7. Gerhard Albersheim (1964). Mind and Matter in Music. Journal of Aesthetics and Art Criticism 22 (3):289-294.
    Remove from this list   Direct download (4 more)  
     
    Export citation  
     
    My bibliography  
  8. Candace Alcorta & Richard Sosis (2005). Religion, Emotion, and Symbolic Ritual: The Evolution of an Adaptive Complex. Human Nature 16:323-359.
    Remove from this list  
     
    Export citation  
     
    My bibliography  
  9. Abu-Bakr Ali-Agan (2010). Criticising the Critique: An Appraisal of Al-Samawi’s Denigration of the Companions. Journal of Shi‘a Islamic Studies 3:301-311.
    Remove from this list  
     
    Export citation  
     
    My bibliography  
  10. R. T. Allen (2000). The Cognitive Functions of Emotion. Appraisal 3:38.
    Remove from this list   Direct download  
     
    Export citation  
     
    My bibliography   1 citation  
  11. Rudolf Allers (1961). Emotion and Personality. New Scholasticism 35 (3):382-385.
    Remove from this list   Direct download (3 more)  
     
    Export citation  
     
    My bibliography  
  12. William P. Alston (1967). Emotion and Feeling. In Paul Edwards (ed.), The Encyclopedia of Philosophy. New York, Macmillan 2--479.
    Remove from this list  
     
    Export citation  
     
    My bibliography  
  13. Carlos J. Álvarez (2015). The Neural Substrate of Emotions and Emotional Processing. In Keith Augustine & Michael Martin (eds.), The Myth of an Afterlife: The Case against Life After Death. Rowman & Littlefield 171-182.
    Until recently emotion and emotional processing have been largely neglected by experimental psychology and neuroscience more generally. This paper reviews the substantial psychological and neuroscientific evidence that each emotion is localized in specific neural structures, and thus that it is not necessary to invoke souls or spirits to explain emotions or emotional processing often held to be distinctive of a soul. In addition, the paper aims to demonstrate the adaptive and biological value of emotion for humans and other animals. It (...)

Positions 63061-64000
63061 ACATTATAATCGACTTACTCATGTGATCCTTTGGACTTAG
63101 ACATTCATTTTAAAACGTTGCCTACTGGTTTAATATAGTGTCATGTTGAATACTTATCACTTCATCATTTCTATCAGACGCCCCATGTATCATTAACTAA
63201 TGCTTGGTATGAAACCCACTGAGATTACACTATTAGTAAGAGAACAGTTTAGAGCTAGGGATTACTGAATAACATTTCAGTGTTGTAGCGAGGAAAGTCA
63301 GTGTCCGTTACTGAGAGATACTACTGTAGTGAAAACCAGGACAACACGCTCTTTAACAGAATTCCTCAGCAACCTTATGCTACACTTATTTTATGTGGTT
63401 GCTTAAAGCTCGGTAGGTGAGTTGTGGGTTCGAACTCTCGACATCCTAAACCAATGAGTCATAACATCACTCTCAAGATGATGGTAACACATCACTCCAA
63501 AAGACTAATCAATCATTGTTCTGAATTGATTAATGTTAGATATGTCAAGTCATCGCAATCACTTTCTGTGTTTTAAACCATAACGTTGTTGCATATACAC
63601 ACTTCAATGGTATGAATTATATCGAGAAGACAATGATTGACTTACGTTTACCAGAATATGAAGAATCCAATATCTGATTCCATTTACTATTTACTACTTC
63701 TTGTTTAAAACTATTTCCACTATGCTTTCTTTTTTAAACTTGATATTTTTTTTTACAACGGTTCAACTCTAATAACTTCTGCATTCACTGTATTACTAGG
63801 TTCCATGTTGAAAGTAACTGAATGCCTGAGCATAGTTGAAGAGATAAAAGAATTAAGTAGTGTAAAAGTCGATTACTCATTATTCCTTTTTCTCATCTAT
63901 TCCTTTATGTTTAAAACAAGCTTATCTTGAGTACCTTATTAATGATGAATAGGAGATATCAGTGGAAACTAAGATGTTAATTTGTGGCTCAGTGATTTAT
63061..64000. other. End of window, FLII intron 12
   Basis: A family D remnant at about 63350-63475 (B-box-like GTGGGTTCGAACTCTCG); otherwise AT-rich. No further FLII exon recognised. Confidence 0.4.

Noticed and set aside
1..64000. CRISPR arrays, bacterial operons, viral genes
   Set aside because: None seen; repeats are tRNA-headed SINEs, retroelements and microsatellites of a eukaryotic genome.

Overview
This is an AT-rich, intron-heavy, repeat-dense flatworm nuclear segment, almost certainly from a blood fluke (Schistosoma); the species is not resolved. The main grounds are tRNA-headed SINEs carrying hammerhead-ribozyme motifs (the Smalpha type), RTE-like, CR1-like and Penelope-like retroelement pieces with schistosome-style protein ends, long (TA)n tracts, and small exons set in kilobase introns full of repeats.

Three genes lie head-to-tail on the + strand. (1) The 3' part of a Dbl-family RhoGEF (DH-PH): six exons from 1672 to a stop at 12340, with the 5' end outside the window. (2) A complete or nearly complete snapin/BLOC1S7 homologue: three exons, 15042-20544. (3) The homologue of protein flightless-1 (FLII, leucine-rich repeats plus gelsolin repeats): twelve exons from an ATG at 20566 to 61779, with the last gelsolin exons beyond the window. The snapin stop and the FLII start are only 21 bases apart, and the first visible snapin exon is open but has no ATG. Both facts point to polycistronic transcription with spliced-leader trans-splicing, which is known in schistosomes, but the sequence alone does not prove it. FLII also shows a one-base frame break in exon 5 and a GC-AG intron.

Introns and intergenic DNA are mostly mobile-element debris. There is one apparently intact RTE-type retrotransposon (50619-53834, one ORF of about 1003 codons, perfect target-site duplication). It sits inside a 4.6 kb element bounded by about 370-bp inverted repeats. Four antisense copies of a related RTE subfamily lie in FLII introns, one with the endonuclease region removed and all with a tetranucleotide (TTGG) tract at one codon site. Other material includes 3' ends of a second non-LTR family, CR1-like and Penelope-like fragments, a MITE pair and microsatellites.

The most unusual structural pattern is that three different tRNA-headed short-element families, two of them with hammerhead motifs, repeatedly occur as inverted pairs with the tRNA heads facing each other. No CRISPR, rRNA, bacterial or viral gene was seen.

Remove from this list  
     
    Export citation  
     
    My bibliography  
  14. Supakwadee Amatayakul & Nicole G. Albert (2012). Surmonter Ses Émotions, Conquérir Son Destin. Diogène 237 (1):109.
    Remove from this list  
    Translate
      Direct download (2 more)  
     
    Export citation  
     
    My bibliography  
  15. Guenther Anders-Stern (1949). Emotion and Reality. Philosophy and Phenomenological Research 10:553.
    Remove from this list  
     
    Export citation  
     
    My bibliography  
  16. A. K. Anderson (2009). Emotional Expression. In David Sander & Klaus R. Scherer (eds.), The Oxford Companion to Emotion and the Affective Sciences. Oxford University Press 165--167.
    Remove from this list  
     
    Export citation  
     
    My bibliography  
  17. Cyril Bruyn Andrews (1913). Life, Emotion, and Intellect.
    Remove from this list  
     
    Export citation  
     
    My bibliography  
  18. Erik Angner & Valerie Tiberius, Commentary.
    In the history of Western philosophy, questions of well-being and happiness have played a central role for some 2,500 years. Yet, when it comes to the systematic empirical study of happiness and satisfaction, philosophers are relative latecomers. Empirically-minded psychologists began studying systematically the determinants and distribution of happiness and satisfaction – understood as positive or desirable subjectively experienced mental states – during the 1920’s and 30’s, as personality psychology emerged as a bona fide subdiscipline of psychology shortly after World War (...)
    Remove from this list  
    Translate
     
     
    Export citation  
     
    My bibliography  
  19. Elizabeth Anscombe (1978). Will and Emotion. Grazer Philosophische Studien 5:139-148.
    This paper considers and criticizes Brentano's contention of the identity in kind between will and emotion.
    Remove from this list   Direct download (5 more)  
     
    Export citation  
     
    My bibliography  
  20. Michael A. Arbib (2004). Beware the Passionate Robot. In J. Fellous (ed.), Who Needs Emotions. Oxford University Press